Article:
10 tips for healthy eyes
While we may take our eyes for granted, they are important to our overall health. Our eyes have a delicate and complex structure, and it’s necessary to care for and protect them from injury to maintain healthy vision now and as we age.
Common eye problems can lead to issues like inflammation, degeneration, swelling and scarring, which can result in vision loss and even blindness. Identifying problems early on can help prevent or reduce our risk.
Regular eye care can have a life-changing impact, and taking steps to support your vision now can make a difference.
- Schedule regular eye exams with an eye doctor.
Everyone needs their eyes and vision checked regularly. Comprehensive dilated eye exams help find problems that may not have warning signs and can provide an opportunity for early treatment and prevention. Your eye doctor may be able to detect certain conditions, such as diabetes or high blood pressure, even before your primary care doctor.
Regular eye exams should be scheduled every two to three years up until age 40, every two years between ages 40 and 60 and every year after age 60 for otherwise healthy eyes.
- Consider if vision corrective surgery may be right for you.
Although vision correction surgery, or refractive surgery, doesn’t change the eyes' normal aging process, it can improve your quality of life through better vision, freedom from glasses or contacts and money savings. The experts at the Truhlsen Eye Institute can help you choose the right vision correction option that suits your needs and lifestyle. While LASIK or SMILE may be the best fit for some people, Contoura® Vision, a reversible solution such as EVO ICL or other surgical options, may be better for your situation.
- Take care of your overall health.
Taking care of your body also helps take care of your eyes. A healthy, balanced diet helps maximize eye health, especially specific foods and vitamins that may help prevent or reduce problems. Maintain a healthy weight, stay hydrated, quit smoking (which can affect blood flow to the delicate eye tissue) and exercise regularly to help support eye health and protect against disease.
- Know your risk factors.
Knowing your family’s medical history is helpful, as certain eye diseases can be inherited. Did a family member have macular degeneration, cataracts, glaucoma or diabetic retinopathy? Share this information with your eye doctor. Risks also include your age, race, smoking history and overall health.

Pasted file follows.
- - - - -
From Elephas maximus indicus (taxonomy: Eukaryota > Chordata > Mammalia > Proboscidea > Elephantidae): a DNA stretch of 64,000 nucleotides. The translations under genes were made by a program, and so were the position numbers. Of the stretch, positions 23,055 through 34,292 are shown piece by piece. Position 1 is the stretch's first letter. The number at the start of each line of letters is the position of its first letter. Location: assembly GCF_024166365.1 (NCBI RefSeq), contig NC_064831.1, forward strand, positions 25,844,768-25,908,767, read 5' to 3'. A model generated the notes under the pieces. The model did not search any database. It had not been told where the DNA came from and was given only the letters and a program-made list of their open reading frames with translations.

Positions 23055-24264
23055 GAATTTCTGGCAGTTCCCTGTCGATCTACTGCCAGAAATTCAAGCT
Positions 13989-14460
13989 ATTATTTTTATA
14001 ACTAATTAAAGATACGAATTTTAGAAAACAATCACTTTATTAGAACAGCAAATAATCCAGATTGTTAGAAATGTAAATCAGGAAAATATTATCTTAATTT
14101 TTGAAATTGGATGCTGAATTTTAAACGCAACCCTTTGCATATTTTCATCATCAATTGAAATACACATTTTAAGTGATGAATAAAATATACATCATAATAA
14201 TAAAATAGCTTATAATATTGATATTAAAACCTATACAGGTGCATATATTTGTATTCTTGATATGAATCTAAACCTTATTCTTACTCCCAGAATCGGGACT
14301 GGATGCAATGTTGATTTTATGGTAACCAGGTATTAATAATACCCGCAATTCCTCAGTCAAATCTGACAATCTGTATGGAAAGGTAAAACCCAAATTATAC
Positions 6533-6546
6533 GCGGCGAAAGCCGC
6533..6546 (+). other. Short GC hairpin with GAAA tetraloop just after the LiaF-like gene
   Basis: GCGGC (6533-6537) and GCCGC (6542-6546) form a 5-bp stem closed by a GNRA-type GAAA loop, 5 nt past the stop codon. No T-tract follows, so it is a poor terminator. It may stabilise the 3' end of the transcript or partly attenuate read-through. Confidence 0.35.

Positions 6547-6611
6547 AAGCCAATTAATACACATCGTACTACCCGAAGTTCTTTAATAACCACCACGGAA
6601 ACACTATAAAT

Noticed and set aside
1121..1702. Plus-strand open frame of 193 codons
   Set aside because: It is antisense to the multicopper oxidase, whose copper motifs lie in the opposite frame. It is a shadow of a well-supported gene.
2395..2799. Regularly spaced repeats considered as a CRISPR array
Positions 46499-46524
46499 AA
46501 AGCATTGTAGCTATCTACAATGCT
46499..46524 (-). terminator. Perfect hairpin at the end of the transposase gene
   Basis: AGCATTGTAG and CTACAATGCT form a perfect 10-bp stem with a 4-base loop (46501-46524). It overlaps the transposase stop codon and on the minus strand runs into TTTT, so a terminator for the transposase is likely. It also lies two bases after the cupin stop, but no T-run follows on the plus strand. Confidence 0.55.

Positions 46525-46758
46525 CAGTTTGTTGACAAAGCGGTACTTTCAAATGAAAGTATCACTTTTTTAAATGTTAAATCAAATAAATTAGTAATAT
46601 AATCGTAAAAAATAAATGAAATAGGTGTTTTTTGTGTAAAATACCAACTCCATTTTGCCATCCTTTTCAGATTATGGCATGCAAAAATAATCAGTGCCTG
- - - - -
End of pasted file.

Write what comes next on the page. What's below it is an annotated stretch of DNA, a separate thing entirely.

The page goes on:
Other risk factors such as diabetes, obesity and high blood pressure can also help you and your doctor take preventive measures against potential eye conditions and diseases.
For example, African Americans are at higher risk of glaucoma, and thus require screening earlier. People with diabetes should get an exam yearly or more frequently as advised by their doctor.
- Give your eyes regular breaks.
Do you spend lots of time on digital devices? Like your body needs walk and stretch breaks, so do your eyes. Reduce eye strain and potential headaches with the 20-20-20 rule. Look away from your screen every 20 minutes, 20 feet away from you for 20 seconds. This will reduce eye fatigue.
- Protect your eyes.
Sun exposure can damage your eyes and even increase the risk of problems like cataracts and age-related macular degeneration. Wear sunglasses that block out 99 to 100% of UV-A and UV-B radiation. Invest in protective eyewear to prevent eye injuries on the job, while playing sports and at home when working on projects.
- Pay attention to vision changes.
If you notice eye changes, don’t wait until your next appointment. Inform your eye doctor if you experience decreased, blurred or double vision, eye pain, draining, dryness, redness, tiny specks that float in your vision (floaters), circles or halos around lights, or light flashes.
- Prevent eye infections with good hand hygiene.
Good hand hygiene can go a long way to help prevent eye infections such as conjunctivitis or pink eye. If you wear contacts, wash your hands thoroughly before putting them in and taking them out. Disinfect the lenses and replace them as directed. Avoid touching your eyes throughout the day to help stop the potential spread of infection.
- Use eye drops if you experience frequent dry eye symptoms.
Dry eye symptoms, such as scratchy irritation or burning sensation, are common. Eye drops can help lubricate your eyes and promote healing. Nonprescription eye drops or artificial tears may be enough for many people with occasional symptoms. However, be careful what you choose, as some “red eye relievers” are decongestants that can worsen dry eye symptoms. Your eye doctor can help determine what may be causing your symptoms and which eye drops may be most appropriate for your situation.
- Maintain updated glasses and contact lens prescriptions.
Take care of your glasses and contacts, replacing lenses as your needs change. As you get older, you may notice that seeing closer becomes challenging. Regular checks will help you keep your vision needs current and open a dialogue about new or alternative options.